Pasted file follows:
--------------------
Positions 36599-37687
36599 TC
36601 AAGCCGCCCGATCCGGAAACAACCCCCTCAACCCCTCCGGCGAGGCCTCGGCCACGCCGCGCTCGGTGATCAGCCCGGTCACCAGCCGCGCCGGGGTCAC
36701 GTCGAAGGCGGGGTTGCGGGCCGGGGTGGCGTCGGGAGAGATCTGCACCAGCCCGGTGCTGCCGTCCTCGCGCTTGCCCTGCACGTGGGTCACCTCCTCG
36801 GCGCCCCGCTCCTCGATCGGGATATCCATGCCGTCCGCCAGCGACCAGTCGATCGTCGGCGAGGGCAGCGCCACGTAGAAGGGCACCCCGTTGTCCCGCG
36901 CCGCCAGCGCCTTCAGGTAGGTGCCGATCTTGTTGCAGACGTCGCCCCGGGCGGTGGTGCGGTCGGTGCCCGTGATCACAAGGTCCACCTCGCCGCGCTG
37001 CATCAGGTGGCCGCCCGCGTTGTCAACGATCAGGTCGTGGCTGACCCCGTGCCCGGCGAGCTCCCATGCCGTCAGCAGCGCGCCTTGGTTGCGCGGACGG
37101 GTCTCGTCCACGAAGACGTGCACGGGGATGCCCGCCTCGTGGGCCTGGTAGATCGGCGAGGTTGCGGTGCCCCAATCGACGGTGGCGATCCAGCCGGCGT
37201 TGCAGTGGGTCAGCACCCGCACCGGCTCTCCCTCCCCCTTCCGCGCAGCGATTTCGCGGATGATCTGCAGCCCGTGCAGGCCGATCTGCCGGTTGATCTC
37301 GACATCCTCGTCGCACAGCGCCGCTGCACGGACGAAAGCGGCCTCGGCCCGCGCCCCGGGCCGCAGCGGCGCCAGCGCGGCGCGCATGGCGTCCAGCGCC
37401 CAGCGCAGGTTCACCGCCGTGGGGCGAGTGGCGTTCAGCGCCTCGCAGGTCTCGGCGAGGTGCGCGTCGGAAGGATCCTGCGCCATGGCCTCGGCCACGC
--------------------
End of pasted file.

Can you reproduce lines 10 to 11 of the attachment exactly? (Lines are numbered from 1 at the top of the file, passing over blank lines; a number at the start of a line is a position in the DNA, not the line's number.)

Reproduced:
37301 GACATCCTCGTCGCACAGCGCCGCTGCACGGACGAAAGCGGCCTCGGCCCGCGCCCCGGGCCGCAGCGGCGCCAGCGCGGCGCGCATGGCGTCCAGCGCC
37401 CAGCGCAGGTTCACCGCCGTGGGGCGAGTGGCGTTCAGCGCCTCGCAGGTCTCGGCGAGGTGCGCGTCGGAAGGATCCTGCGCCATGGCCTCGGCCACGC